Saturday, September 11, 2010

The Machines Give

This all happened before.  Before, on the third day of our trip, after the bike rode away, but before everything else, we took a detour.  We drove out to the Canadian shores of Lake Eerie.  It was hot that day, and, due to the strikingly thin girl with the alarmingly loud nasal tones sleeping beneath me in the spindly hostel bed,  we had risen early giving us many hours of sunlight to enjoy.  Our drive as short that day, and the heat, combined with the proximity of a great lake, pushed us towards the water.

We drove through cows and corn and potatoes.  We drove in the heat alongside a lake that never appeared.  We began to doubt our navigational skills.  We were going to forsake our nautical dreams for the more attainable iced cream and air conditioning when, alas, there appeared a house on stilts, sitting between the reeds and its neighbors on a watery lane.  Intriguing.  Where are their cars I wondered; they are so far from civilization they must need transportation for food, for beer, for the TVs on which to watch the hockey game.  Or perhaps not - their yards a shining, turquoise sea devoid of the sticky salt and the bone-numbing chill.  The sand was white, the trees smooth and shady.  The beach stretched lazily out before us.  We hurriedly parked.  We changed behind open car doors and wrapped towels.  We ran over the scalding shore and dove into the blue.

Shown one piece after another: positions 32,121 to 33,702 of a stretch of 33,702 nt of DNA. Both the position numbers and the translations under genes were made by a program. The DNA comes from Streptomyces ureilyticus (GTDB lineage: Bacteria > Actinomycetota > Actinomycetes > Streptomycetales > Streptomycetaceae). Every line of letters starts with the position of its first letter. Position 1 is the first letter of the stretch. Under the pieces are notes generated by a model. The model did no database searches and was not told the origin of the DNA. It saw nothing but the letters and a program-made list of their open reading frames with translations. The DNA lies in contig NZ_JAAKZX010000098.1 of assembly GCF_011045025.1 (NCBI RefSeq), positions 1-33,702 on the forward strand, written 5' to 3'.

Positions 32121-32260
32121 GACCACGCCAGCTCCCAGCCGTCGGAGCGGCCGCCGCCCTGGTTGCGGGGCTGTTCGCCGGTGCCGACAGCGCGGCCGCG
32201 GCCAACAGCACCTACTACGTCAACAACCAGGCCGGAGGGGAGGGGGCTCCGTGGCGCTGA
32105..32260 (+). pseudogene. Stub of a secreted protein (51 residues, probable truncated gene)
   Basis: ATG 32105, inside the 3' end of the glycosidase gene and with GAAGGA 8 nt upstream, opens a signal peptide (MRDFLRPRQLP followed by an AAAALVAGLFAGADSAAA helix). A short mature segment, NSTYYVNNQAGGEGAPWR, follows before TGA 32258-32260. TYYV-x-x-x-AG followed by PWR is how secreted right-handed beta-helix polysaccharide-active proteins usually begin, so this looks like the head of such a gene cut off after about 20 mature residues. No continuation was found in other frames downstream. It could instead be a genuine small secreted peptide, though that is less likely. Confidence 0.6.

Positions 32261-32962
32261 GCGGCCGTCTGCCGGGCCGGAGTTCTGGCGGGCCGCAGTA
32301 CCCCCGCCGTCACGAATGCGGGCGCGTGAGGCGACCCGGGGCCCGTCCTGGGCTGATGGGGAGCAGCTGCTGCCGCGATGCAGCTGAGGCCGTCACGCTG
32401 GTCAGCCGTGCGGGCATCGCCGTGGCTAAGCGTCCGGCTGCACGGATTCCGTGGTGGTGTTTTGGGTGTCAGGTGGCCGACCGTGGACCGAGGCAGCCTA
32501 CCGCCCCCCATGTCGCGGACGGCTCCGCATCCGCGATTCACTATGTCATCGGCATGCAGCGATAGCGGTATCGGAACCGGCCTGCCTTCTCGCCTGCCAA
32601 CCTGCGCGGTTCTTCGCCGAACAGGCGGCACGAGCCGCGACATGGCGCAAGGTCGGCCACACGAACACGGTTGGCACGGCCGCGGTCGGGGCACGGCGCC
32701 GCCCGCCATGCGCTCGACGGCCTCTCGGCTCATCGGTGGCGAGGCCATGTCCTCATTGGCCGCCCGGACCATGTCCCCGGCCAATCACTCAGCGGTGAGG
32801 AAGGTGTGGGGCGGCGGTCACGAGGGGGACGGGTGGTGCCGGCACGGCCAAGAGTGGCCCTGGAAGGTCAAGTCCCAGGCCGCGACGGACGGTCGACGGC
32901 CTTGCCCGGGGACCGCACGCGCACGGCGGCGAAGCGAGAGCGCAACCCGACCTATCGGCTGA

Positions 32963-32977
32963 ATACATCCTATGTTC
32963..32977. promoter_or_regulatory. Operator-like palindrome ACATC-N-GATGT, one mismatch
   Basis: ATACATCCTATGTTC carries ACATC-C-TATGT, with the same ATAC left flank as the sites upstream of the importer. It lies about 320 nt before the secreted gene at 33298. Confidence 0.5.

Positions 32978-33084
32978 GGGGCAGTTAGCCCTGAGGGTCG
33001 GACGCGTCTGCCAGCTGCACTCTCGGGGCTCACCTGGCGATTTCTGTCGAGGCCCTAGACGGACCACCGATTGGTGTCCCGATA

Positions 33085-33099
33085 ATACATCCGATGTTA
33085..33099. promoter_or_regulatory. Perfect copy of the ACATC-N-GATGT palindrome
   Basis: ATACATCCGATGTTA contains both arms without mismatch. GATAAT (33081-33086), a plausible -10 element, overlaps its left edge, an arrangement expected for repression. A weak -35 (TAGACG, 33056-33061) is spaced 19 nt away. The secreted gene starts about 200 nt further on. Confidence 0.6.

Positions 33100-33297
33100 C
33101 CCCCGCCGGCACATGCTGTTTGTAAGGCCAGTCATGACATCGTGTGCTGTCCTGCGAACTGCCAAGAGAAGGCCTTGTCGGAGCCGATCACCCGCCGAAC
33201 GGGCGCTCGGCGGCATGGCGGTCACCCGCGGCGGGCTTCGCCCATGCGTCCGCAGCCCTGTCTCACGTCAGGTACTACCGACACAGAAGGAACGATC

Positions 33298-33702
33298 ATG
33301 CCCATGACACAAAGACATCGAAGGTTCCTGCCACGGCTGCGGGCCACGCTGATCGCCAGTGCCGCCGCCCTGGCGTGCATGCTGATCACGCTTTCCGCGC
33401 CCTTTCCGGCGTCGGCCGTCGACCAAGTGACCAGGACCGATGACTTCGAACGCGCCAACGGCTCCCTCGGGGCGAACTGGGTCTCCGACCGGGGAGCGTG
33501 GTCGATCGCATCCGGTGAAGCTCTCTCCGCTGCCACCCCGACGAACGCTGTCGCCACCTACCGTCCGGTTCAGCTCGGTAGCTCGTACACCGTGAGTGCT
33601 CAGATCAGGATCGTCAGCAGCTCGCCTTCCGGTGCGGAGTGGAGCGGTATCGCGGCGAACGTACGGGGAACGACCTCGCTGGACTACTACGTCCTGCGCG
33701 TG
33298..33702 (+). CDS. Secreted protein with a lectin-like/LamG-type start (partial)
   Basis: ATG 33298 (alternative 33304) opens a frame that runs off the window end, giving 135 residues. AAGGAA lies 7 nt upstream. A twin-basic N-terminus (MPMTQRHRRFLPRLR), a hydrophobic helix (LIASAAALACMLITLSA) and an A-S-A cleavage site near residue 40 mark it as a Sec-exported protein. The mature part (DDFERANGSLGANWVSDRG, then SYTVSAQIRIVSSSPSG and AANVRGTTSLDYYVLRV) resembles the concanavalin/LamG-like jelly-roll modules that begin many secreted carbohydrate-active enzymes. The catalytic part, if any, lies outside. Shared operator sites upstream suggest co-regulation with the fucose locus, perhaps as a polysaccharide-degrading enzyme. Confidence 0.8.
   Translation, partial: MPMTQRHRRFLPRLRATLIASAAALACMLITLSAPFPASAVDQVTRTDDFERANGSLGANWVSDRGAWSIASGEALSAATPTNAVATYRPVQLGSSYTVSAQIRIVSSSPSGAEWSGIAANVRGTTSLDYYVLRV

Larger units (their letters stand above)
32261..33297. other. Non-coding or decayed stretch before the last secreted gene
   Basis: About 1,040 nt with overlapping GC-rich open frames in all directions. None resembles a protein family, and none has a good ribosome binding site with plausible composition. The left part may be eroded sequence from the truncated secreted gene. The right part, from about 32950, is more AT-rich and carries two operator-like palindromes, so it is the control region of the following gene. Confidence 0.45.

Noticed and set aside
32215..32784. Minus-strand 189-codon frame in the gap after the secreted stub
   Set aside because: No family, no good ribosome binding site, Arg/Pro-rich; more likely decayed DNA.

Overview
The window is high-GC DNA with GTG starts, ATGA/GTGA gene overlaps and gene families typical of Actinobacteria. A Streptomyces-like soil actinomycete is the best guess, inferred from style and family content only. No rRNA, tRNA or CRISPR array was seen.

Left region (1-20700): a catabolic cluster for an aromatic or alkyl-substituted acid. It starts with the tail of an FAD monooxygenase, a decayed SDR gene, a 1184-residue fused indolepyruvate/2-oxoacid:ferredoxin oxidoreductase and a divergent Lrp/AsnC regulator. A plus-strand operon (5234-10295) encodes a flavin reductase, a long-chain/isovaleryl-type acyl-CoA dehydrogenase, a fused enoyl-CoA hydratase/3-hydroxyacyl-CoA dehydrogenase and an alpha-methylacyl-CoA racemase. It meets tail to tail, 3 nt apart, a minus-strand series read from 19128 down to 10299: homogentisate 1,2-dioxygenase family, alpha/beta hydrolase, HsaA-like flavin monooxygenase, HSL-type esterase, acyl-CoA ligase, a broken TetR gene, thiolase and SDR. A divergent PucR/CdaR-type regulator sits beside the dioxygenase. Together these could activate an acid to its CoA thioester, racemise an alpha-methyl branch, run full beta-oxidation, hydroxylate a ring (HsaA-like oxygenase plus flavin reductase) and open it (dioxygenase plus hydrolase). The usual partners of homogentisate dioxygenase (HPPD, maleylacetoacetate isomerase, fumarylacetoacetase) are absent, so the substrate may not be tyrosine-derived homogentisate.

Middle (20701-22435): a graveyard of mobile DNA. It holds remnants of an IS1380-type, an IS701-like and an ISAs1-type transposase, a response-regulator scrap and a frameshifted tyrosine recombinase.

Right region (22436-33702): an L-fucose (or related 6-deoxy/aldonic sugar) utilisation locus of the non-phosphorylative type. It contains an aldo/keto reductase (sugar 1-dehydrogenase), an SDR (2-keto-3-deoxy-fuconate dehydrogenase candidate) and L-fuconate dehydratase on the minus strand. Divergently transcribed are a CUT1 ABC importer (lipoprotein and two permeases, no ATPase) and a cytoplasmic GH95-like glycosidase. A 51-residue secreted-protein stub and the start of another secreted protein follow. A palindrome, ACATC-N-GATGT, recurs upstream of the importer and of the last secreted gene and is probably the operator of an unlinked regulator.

The lake was eerie in a way; from a distance the waves were perfect, they were colored powder and as clear as plastic.  Once underneath, however, my open eyes could not see the hands stretched in front of me, only a strange, intangible murk.  But it was warm and so utterly swimmable.

It is polluted, my uncle informed me later that night as we sat on a stone and screen porch munching delicious, Detroit pizza.  Lake Eerie, we learned to our utter dismay, used to be the most polluted great lake (perhaps the explanation behind the unnaturally-Mediterranean hues, I muse).  Hopefully the status has changed with more stringent environmental laws.

My aunt and uncle are socialists.  They are brilliant in a way I cannot fully understand, as I do not lend myself to the laborious study of such heady political theorists.  I prefer Sophocles and his plays.  Their house is beautiful.  It is tactful and honest and breathes intelligence.  It is full of art and books and wonderful, wooden and wool furniture.

As we drive into the opaque Nevadan air, I vaguely wonder that my aunt and uncle would say about this gambling land.  It is polluted on so many levels and no laws will change that.  Only we can hope to change ourselves.